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Scientist wins prestigious Humboldt Prize

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Professor Peter Schwerdtfeger

Scientist Professor Peter Schwerdtfeger, whose research has helped explain the physics and chemistry behind the colour of gold, has been awarded a prestigious Humboldt Research Award.

The award, also known as the Humboldt Prize, is given by the Alexander von Humboldt Foundation, in Bonn, Germany, to academics whose new theories, discoveries or insights have had a significant impact on their discipline and who expect to continue producing cutting-edge research in the future.

Professor Schwerdtfeger is director of the Centre for Theoretical Chemistry and Physics at the University's Institute for Advanced Study in Albany. He plans to continue his work in little researched areas "beyond conventional quantum chemistry", including complex interactions that underpin real life scenarios such as the recent Pike River mine disaster caused by a methane gas explosion. "The reaction of methane with oxygen is not well understood and molecular dynamics simulation would help to understand these complex chemical reactions," he says.

His work on the chemistry and physics of gold over the past 20 years has led to new understandings of what gives gold its unique yellow colour. "The understanding of the chemistry of the elements changed substantially over the last three decades, as chemists slowly realised that Einstein's Theory of Relativity cannot be neglected any more for heavy elements [like gold]," he says.

Professor Schwerdtfeger believes New Zealand universities need more money for fundamental research if they are to attain the level of excellence needed for top international rankings. "We have some really outstanding people here, but they struggle to get their research financed at adequate and internationally competitive levels."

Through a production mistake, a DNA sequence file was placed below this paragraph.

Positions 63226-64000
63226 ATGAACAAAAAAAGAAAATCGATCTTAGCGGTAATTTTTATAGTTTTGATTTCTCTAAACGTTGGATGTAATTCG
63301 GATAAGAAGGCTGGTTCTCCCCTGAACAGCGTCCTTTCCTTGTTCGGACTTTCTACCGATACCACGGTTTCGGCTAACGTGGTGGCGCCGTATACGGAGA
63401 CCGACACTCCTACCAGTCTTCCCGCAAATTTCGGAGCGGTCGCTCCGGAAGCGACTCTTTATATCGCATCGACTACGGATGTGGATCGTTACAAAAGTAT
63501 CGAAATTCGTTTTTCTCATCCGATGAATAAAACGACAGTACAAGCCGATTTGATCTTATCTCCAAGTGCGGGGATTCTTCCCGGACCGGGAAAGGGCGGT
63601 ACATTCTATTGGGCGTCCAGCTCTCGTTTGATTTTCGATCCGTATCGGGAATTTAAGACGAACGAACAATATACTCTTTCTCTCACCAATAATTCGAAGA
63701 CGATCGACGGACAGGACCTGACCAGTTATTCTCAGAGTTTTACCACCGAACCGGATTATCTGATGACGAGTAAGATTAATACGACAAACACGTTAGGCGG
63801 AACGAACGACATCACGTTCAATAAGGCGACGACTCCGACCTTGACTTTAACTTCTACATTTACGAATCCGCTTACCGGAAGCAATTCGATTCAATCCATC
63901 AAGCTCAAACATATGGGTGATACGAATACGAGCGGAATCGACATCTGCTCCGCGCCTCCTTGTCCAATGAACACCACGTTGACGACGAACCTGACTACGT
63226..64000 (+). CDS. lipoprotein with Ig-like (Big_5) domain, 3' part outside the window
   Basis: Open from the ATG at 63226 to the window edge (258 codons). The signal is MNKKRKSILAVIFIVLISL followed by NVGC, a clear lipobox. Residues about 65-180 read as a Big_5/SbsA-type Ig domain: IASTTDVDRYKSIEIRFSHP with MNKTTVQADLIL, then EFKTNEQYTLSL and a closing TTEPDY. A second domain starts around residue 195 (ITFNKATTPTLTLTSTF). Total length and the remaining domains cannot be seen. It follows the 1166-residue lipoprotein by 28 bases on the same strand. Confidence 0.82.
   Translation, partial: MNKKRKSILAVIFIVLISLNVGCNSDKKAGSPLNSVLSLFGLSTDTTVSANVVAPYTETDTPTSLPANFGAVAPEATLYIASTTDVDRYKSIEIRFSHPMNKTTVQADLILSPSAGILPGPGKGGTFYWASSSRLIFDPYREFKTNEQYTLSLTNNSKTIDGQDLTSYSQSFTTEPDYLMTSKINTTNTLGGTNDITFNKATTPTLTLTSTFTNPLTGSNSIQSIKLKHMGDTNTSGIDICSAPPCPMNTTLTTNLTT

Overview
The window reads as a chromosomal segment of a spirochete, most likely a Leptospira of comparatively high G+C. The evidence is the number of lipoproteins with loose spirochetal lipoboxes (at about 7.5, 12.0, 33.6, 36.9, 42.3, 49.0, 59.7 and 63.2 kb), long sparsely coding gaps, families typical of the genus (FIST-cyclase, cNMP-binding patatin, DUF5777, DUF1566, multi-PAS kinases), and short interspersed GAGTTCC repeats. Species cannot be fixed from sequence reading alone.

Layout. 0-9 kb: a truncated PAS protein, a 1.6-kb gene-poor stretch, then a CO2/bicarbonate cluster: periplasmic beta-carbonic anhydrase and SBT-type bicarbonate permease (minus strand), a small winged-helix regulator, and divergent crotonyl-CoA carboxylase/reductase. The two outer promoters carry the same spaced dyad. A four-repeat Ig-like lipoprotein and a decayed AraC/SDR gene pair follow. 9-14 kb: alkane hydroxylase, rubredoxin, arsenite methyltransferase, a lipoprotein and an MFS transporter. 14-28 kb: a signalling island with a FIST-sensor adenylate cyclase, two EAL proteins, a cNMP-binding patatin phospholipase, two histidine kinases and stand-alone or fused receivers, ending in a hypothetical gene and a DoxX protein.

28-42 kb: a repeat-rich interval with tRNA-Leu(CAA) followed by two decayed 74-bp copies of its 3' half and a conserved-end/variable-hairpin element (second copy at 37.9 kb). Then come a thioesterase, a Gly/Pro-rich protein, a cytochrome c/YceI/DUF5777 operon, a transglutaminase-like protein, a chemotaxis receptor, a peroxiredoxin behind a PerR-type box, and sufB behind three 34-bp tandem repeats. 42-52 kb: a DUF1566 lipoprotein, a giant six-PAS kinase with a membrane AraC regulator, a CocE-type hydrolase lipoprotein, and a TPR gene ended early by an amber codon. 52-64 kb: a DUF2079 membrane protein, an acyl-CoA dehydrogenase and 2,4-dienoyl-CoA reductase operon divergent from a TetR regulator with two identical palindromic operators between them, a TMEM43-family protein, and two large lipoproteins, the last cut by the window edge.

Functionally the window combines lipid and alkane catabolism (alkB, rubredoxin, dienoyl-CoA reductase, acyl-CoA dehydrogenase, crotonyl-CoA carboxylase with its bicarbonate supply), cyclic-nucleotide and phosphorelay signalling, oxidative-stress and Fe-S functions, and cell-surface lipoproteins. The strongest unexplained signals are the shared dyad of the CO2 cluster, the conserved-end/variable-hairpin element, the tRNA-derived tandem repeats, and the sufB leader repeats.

The German-born scientist gained a degree as a chemicotechnical assistant at the Chemisches Institut in Stuttgart, Germany, in 1973, a chemical engineering degree from Aalen in 1976, and a PhD in 1986 from the University of Stuttgart. He has held a numerous positions as teaching and research fellow at universities in Germany, Australia and New Zealand.

His Marsden-funded projects include experimental and theoretical investigations of the nanostructures of gold for a better understanding of the quantum size effects in nanostructured materials, and understanding and modelling the behaviour of dynamic clusters of atoms and molecules in heavy metal clusters. He has supervised a number of PhD students and collaborates intensively with more than 30 research groups worldwide on many different topics, ranging from computational inorganic and organic chemistry to materials science and high-resolution spectroscopy. He has been the recipient of six Marsden grants totalling $4 million.

The Humboldt Research Award, named after the late Prussian naturalist and explorer Alexander von Humboldt, is valued at 60,000 Euros.

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